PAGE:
© Igoldste, Ira Goldstein | Wikicommons
© Igoldste, Ira Goldstein | Wikicommons

It’s not just football that’s making people take an interest in Iceland at the moment. An impressive outing in the Euro 2016 tournament has shown the Icelanders living up to their plucky underdogs tag wonderfully, but their musical pedigree – and commitment to new music – is even more impressive. Since 2012, the Iceland Symphony Orchestra has presented its Tectonics Festival celebrating contemporary music. For his first season as Chief Conductor of the ISO, Yan Pascal Tortelier has programmed a number of new works by Nordic composers, rubbing shoulders with classical favourites.

Organist-composer Páll Ísólfsson was among Iceland’s leading musicians in the early 20th century. His Lyric Suite is paired with the Symphony no.2 “The Four Temperaments” in one of Osmo Vänskä's programmes. Vänskä was the ISO’s Chief Conductor from 1993-96 and is very much a specialist in Nordic music. In his other concert, Vänskä conducts music by fellow Finn Kalevi Aho. Minea is a 20-minute work commissioned by Vänskä for the Minnesota Orchestra in 2008 (Minea is an abbreviated form of Minneapolis). Like many contemporary composers from Finland, Aho’s musical language draws on the heritage of Jean Sibelius, but Aho’s orchestration in this work blazes. Hear Aho's Minea below (Spotify link only works if you're signed into a Spotify account.)

Tortelier conducts Aequora by young composer and violinist María Huld Markan Sigfúsdóttir, preceding a programme of Dvořák and Sibelius, while Haukur Tómasson’s From Darkness Woven, composed for orchestra without brass, gets its world première in November.

Anna Thorvaldsdottir © Kristinn Ingvarsson
Anna Thorvaldsdottir
© Kristinn Ingvarsson

Icelandic composer Anna Thorvaldsdottir has had several orchestral works premiered by the ISO and was chosen as the New York Philharmonic's Kravis Emerging Composer last year. Aeriality, according to the composer, “refers to the state of gliding through the air with nothing or little to hold on to – as if flying”. This large scale symphonic work opens ‘Nordic Music Days’, which also features Esa-Pekka Salonen’s fantastic Violin Concerto, performed in Reykjavik by Akiko Suwanai.

‘Dark Music Days’ focuses on the contemporary Icelandic scene, with Daníel Bjarnason showcasing a number of new works, including Haukur Tómasson’s viola concerto Echo Chamber and Atli Heimir Sveinsson’s Doloroso, which draws on an old Icelandic funeral hymn. The concert concludes with Polaris, a terrific tone poem by Britlish composer Thomas Adès, which takes us on a sonic journey through the heavens. Thurídur Jónsdóttir’s Flow and Fusion, a work for orchestra and electronics, received its first performance at the 2004 ‘Dark Music Days’ and returns this season. The composer describes how she had the images of “streams of glowing hot magma” in mind, “coming together in one surging lava-flow which cools down, becomes a rock…and echoes.” It precedes a performance by Jack Liebeck of Magnus Lindberg’s First Violin Concerto, a work which the Boston Globe described as demonstrating that “it is possible to wed lyricism and virtuosic display with bracingly fresh sounds and musical ideas of substance”.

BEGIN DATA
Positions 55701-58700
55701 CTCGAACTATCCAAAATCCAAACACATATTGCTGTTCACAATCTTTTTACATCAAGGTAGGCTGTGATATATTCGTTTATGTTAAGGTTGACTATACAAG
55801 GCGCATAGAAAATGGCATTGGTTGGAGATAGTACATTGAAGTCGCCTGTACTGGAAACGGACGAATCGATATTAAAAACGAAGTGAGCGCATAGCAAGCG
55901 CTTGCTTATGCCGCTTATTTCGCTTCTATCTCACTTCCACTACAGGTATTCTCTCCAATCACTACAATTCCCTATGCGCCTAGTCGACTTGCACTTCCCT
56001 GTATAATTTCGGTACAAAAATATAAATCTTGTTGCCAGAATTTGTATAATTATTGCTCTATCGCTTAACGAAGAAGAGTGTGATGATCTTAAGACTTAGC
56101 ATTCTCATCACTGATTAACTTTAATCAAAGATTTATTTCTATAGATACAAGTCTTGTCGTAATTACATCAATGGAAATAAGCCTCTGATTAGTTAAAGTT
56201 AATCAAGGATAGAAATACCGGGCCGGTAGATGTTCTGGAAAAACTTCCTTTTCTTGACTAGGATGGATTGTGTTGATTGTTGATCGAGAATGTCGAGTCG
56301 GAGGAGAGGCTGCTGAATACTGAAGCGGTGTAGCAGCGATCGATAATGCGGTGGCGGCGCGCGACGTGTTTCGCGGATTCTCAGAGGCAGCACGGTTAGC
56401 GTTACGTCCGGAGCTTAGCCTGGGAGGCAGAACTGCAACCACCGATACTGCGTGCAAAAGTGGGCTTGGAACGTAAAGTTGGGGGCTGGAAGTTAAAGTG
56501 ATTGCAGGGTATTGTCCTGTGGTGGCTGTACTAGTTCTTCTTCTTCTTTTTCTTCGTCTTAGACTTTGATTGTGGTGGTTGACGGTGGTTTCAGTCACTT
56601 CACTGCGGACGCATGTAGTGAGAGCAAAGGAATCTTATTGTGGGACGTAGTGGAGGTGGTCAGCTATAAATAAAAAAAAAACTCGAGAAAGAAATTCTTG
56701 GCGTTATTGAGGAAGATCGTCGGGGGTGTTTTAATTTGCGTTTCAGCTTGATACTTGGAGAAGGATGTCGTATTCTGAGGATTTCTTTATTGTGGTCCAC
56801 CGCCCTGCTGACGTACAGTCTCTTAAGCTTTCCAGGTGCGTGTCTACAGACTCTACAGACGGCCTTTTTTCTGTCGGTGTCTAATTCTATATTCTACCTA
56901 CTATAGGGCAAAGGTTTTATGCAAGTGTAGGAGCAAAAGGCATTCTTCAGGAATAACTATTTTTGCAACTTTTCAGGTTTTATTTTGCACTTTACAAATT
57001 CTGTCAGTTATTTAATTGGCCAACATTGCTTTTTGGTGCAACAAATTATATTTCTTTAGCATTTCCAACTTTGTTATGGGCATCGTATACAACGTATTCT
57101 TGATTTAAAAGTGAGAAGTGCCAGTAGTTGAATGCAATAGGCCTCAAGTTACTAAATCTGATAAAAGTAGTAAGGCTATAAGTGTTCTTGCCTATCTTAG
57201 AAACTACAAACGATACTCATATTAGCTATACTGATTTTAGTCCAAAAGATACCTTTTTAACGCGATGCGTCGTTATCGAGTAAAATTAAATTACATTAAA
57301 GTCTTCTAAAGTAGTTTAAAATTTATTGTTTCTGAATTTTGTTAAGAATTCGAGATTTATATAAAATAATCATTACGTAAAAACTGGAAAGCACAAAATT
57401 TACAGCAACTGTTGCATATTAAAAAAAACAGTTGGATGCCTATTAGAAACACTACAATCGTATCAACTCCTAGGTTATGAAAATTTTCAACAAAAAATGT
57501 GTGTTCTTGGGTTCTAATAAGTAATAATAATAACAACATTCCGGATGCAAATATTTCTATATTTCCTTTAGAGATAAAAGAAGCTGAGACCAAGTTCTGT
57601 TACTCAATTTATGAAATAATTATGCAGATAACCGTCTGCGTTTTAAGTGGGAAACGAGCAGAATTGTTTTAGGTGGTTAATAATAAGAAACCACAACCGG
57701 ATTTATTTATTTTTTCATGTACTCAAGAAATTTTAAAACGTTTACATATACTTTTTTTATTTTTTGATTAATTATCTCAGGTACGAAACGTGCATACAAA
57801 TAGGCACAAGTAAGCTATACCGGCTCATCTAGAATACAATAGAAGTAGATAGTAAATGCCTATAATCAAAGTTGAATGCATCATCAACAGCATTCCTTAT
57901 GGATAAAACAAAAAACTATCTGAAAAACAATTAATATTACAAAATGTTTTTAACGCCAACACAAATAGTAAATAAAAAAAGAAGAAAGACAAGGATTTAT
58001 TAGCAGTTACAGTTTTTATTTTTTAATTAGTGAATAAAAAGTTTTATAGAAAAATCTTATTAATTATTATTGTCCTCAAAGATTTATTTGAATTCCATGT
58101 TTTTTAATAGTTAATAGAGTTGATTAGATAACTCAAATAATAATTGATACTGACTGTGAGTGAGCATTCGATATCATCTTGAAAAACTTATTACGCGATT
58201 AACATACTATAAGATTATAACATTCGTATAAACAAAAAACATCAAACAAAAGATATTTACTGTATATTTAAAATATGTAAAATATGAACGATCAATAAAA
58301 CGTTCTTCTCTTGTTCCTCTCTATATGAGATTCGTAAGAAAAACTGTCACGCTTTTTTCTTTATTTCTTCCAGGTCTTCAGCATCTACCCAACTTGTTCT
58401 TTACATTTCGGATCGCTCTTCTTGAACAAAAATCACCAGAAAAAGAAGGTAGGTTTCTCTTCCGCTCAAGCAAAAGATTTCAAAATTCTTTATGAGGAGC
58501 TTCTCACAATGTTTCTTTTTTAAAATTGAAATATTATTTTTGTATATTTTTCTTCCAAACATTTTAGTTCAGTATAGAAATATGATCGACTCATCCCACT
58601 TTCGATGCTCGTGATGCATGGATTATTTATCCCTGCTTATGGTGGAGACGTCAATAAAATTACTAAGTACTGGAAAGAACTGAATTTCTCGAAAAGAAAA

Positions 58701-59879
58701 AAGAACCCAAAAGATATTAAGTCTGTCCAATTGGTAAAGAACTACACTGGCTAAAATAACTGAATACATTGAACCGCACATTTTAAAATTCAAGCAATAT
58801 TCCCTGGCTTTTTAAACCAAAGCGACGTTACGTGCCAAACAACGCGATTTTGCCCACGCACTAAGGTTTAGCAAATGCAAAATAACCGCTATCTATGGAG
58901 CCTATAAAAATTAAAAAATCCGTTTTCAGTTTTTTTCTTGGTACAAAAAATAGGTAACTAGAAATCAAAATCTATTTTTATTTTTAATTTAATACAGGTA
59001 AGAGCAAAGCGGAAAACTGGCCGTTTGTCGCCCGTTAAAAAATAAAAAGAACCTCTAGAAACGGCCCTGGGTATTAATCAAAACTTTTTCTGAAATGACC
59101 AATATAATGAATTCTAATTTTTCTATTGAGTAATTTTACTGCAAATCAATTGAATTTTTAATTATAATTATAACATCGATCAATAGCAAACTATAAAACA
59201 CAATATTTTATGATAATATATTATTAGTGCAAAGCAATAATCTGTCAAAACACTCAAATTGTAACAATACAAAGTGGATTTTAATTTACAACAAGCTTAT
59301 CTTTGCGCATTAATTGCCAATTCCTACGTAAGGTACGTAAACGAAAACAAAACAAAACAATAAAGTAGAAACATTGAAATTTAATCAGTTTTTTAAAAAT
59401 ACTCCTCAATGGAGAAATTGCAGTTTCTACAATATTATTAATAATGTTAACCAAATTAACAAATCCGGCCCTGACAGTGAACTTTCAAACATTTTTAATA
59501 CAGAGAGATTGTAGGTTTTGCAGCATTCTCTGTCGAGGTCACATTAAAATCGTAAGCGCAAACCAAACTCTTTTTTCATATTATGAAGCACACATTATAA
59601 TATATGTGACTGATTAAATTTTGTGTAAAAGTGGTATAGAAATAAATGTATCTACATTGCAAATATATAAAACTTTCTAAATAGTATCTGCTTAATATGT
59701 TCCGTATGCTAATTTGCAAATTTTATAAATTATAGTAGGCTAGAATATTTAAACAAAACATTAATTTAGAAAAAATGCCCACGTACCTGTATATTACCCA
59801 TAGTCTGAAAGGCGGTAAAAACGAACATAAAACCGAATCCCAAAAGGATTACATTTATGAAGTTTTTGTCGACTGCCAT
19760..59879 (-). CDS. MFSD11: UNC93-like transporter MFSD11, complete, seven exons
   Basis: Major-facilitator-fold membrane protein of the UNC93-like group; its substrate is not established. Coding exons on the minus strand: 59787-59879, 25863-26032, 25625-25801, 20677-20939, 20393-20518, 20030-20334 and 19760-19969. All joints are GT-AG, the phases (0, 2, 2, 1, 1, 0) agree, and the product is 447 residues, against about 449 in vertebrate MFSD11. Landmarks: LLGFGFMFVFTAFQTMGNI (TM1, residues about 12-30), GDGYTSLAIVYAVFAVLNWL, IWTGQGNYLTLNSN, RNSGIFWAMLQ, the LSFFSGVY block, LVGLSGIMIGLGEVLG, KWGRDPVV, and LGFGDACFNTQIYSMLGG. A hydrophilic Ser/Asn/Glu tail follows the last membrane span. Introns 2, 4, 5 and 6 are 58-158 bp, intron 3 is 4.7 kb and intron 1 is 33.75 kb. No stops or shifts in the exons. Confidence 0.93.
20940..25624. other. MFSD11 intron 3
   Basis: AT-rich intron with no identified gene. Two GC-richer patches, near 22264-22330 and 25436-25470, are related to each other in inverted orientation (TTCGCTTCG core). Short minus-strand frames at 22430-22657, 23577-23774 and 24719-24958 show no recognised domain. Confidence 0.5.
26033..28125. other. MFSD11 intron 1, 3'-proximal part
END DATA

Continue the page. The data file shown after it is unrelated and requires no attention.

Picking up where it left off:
Kaija Saariaho, one of Finland’s leading composers, has two works in the ISO’s new season. Her clarinet concerto D'Om Le Vrai Sens was inspired by six medieval tapestries The Lady and the Unicorn that Saariaho had seen in Paris’ Musée national du Moyen Age while seeking material for her opera L’amour de loin. Each tapestry symbolically depicts the five senses along with a mysterious ‘sixth sense’ which the composer suggests could be love itself. Kari Kriikku, recipient of the concerto, performs it in Iceland after Sibelius’ tone poem Rakastava (The Lover). Saariaho’s work is again paired with Sibelius when her Sept Papillons (Seven Butterflies) is performed by cellist Sæunn Þorsteinsdóttir before Sibelius’ nationalistic Second Symphony.

Yan Pascal Tortelier © IMG Artists
Yan Pascal Tortelier
© IMG Artists

New Chief Conductor Yan Pascal Tortelier is the son of the great cellist Paul Tortelier. He began his career as a violinist, but studied conducting with Franco Ferrara at the Accademia Chigiana in Siena, and from 1974 to 1983 he was Associate Conductor of the Orchestre National du Capitole de Toulouse. Since then, he was most prominent in the UK as the Principal Conductor of the BBC Philharmonic from 1992-2003, where his energetic style harnessed the orchestra in fine performances, particularly of French repertoire. Among the French works Tortelier has chosen for his first season in Reykjavik are Ravel’s two suites from Daphnis et Chloé, a shimmering symphonie chorégraphique ballet score that plunges listeners into the heady Mediterranaean heat. The opening of the Second Suite features one of the most gorgeous depictions of sunrise in all music. Ravel is paired with Rachmaninov in Tortelier’s season opener.

During his first season, Tortelier also programmes Bizet’s incidental music to Alphonse Daudet's play L'Arlésienne, which incorporates Provençal tunes into the score, while Bizet’s Carmen is celebrated in a delightful penultimate concert which includes Pablo de Sarasate’s fiery violin fantasy on the opera – a little Spanish fire to join the ice and magma also in the ISO’s exciting new season.


This article was sponsored by the Iceland Symphony Orchestra.